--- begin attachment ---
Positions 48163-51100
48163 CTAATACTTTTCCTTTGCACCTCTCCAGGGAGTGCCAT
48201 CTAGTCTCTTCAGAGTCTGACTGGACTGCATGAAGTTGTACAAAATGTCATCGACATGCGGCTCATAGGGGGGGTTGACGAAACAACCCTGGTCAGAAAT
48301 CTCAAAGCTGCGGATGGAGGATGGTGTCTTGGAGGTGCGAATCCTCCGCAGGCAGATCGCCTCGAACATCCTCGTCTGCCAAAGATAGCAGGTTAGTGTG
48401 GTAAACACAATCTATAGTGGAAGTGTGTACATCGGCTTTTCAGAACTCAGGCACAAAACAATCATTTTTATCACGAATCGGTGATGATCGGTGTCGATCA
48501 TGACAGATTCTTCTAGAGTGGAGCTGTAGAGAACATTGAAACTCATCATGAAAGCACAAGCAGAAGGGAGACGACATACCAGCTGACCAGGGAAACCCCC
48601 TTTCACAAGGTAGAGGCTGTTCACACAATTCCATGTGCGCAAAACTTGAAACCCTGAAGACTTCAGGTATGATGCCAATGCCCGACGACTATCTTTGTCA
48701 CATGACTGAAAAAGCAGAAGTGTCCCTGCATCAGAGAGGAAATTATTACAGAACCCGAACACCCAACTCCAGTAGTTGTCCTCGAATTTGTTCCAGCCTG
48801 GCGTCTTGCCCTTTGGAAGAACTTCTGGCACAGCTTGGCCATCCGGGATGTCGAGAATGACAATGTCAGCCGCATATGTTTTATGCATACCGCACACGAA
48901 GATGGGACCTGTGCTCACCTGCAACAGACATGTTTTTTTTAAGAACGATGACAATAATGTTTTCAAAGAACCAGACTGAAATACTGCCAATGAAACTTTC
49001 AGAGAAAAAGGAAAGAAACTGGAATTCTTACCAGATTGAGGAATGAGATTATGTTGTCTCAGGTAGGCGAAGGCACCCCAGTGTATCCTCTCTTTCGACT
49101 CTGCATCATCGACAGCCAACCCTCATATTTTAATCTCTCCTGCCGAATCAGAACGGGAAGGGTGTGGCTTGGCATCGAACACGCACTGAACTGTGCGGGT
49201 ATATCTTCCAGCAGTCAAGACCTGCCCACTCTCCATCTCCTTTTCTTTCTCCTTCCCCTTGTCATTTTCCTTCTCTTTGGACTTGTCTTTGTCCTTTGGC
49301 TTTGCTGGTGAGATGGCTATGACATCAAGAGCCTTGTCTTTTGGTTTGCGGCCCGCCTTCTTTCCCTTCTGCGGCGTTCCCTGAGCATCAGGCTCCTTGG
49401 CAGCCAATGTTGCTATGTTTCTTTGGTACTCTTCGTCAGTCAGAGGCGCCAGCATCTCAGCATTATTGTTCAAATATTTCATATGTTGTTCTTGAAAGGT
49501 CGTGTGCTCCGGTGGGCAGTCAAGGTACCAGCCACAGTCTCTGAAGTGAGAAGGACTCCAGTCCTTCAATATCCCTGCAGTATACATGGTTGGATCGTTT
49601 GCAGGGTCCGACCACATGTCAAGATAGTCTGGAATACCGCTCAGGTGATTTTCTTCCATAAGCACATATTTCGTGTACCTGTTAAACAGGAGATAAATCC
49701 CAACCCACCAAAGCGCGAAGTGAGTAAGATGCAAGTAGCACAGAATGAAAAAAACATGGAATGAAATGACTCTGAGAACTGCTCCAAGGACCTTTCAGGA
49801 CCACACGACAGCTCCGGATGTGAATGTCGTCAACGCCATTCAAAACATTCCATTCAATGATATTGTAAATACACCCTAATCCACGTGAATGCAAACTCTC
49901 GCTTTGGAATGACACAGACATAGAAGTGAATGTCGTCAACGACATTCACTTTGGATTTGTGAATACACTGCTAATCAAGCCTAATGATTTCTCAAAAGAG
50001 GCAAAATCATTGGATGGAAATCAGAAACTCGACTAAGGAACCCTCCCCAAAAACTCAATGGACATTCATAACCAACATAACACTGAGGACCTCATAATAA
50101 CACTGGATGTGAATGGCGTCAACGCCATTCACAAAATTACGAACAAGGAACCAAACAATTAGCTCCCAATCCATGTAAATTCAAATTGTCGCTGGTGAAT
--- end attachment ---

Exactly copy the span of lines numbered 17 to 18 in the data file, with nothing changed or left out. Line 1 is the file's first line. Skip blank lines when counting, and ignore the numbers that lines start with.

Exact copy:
49601 GCAGGGTCCGACCACATGTCAAGATAGTCTGGAATACCGCTCAGGTGATTTTCTTCCATAAGCACATATTTCGTGTACCTGTTAAACAGGAGATAAATCC
49701 CAACCCACCAAAGCGCGAAGTGAGTAAGATGCAAGTAGCACAGAATGAAAAAAACATGGAATGAAATGACTCTGAGAACTGCTCCAAGGACCTTTCAGGA